Book group: The longest farewell by Nula Suchet

Readers share their views about a real-life story of losing a partner to dementia, but also of finding unexpected love through the experience.

Our book this issue tells the incredible story of how its author – then Nula Black – not only cared for her late husband James, who had frontotemporal dementia, but also how she met John Suchet, who she would eventually marry. They met because John’s wife Bonnie, who also had dementia, lived in the same care home as James. 

Caroline Branney, who manages our Dementia Knowledge Centre, says, ‘This is a moving, poignant description of James’s mental and physical deterioration, and the effect it has on their lives and those around them.

‘Fortunately, the ending of this true story is unexpectedly bittersweet, though overall I found the book very heart-rending.’

The longest farewell by Nula Suchet

Joanne Gaskell in South Yorkshire agrees, ‘I must say, it brought back some sad memories for me. My mum was diagnosed aged 52 and passed away at 57. I can 100% understand what Nula and John both went through for many years – such a cruel disease, with no treatment or cure. 

‘It is so frustrating for the families, you all become the victim of dementia. I’m glad Nula and John both found happiness again. An excellent but sad book.’ 

‘I can 100% understand what Nula and John both went through for many years,’ says Joanne.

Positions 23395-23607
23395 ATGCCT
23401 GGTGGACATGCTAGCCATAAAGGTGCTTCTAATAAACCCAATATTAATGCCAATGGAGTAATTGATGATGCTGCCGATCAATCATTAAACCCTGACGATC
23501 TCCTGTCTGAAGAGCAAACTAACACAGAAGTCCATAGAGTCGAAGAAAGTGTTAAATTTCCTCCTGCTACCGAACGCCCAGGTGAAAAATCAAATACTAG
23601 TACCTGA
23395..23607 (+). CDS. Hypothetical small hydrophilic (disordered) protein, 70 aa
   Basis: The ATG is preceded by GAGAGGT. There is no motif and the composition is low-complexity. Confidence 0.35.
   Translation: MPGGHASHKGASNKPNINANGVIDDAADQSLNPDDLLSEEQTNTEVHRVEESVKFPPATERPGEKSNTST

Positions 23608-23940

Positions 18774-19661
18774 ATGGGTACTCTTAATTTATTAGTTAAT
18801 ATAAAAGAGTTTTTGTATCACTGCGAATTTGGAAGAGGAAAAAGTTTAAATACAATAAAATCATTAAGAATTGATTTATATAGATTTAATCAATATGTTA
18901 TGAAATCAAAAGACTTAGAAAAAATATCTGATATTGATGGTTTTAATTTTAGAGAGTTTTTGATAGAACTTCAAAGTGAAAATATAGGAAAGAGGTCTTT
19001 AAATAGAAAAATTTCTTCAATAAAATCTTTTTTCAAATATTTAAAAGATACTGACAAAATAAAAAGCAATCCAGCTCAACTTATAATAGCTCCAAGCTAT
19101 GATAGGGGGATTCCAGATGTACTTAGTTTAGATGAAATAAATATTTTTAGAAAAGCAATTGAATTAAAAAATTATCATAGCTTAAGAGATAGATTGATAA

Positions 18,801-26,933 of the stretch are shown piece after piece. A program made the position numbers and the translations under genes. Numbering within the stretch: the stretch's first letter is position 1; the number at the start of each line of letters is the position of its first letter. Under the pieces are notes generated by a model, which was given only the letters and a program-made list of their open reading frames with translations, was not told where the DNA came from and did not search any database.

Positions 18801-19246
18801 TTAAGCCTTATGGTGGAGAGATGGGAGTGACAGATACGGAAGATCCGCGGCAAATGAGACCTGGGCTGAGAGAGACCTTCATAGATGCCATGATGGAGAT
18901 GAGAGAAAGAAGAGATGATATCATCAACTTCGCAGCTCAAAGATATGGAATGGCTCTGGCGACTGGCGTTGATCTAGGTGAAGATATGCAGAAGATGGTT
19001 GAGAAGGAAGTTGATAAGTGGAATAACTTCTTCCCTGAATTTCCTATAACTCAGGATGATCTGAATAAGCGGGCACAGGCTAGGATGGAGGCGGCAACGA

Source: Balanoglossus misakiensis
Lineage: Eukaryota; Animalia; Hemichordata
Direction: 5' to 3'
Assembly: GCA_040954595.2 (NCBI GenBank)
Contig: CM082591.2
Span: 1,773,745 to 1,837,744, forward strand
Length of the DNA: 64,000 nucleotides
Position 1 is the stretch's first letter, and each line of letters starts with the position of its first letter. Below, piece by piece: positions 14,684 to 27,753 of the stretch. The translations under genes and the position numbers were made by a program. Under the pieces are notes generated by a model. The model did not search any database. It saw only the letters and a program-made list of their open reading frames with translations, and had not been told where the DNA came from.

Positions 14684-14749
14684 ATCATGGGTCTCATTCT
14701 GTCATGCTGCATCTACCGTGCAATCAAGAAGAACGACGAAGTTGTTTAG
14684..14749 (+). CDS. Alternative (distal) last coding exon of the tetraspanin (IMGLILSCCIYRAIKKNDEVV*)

Gillian Andrew, a reader in Greater London, says, ‘Despite its stark frankness about her late husband’s dementia, I found it compulsive reading. 

‘I imagine people with no experience of dementia would be shocked by some episodes. Those of us who have had our own experience – in my case with my mother – can relate all too well to many of them. 

‘I imagine people with no experience of dementia would be shocked by some episodes,’ says Gillian.

‘The saddest comment I heard my father make was that my mother was no longer the person he married, so one particularly poignant passage for me was, “it has taken away my life... and so it can claim another victim – two for the price of one.”’ 

Difficult diagnosis 

While there is much about the story that may be challenging to read, it’s familiarity could also be a source of comfort to some. 

‘Nula started writing about their experience when, after five years of caring for him at home, James went to live in a care home,’ says Caroline. ‘She says she was later able to organise her account and temper it with the benefit of hindsight. 

‘I was particularly struck by the length of time it took for James to receive a dementia diagnosis – explained in the book by a combination of denial and also lack of awareness, even in the medical profession, of younger people with dementia.’ 

‘My experience was similar to Nula’s and I found it strangely comforting that she experienced the same feelings as I did on my journey,’ says Gail.

Gail Digby, another reader in South Yorkshire, says, ‘I read the book with great interest, as my husband had frontotemporal dementia. This is rarely written about, and indeed is less well known and given much less attention than other types of dementia.